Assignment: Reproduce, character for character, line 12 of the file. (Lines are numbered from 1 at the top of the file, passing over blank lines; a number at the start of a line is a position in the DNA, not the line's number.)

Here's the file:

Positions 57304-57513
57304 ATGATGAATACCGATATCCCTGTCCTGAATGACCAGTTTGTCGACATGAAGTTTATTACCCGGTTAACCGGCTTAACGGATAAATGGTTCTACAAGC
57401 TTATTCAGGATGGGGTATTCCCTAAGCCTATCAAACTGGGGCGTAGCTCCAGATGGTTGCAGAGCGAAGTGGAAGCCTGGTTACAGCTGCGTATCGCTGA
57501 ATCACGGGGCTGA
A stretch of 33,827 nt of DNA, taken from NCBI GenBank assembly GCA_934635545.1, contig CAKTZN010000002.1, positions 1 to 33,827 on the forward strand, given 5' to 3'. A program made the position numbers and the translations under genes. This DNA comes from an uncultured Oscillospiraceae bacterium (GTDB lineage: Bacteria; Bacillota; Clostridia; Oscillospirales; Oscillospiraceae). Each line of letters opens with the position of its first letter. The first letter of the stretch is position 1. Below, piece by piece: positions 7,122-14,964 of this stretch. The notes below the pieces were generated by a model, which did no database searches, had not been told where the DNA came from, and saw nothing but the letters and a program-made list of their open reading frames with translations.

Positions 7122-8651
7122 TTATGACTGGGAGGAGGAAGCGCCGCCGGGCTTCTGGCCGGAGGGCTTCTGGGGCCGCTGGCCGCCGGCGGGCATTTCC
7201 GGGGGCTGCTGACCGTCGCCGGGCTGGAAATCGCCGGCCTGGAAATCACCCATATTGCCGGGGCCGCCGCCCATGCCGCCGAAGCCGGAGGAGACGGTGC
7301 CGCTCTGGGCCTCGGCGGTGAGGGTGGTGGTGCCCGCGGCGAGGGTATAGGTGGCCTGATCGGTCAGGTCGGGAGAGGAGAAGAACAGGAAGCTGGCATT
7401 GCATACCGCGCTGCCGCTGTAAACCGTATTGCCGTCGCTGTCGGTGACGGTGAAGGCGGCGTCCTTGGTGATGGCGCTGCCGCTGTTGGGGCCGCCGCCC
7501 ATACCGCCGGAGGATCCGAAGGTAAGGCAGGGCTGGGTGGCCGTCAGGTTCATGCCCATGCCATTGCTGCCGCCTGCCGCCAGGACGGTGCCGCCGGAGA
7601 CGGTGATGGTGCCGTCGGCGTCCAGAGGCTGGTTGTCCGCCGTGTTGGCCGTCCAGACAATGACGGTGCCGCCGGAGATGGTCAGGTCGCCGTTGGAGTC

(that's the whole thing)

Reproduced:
7601 CGGTGATGGTGCCGTCGGCGTCCAGAGGCTGGTTGTCCGCCGTGTTGGCCGTCCAGACAATGACGGTGCCGCCGGAGATGGTCAGGTCGCCGTTGGAGTC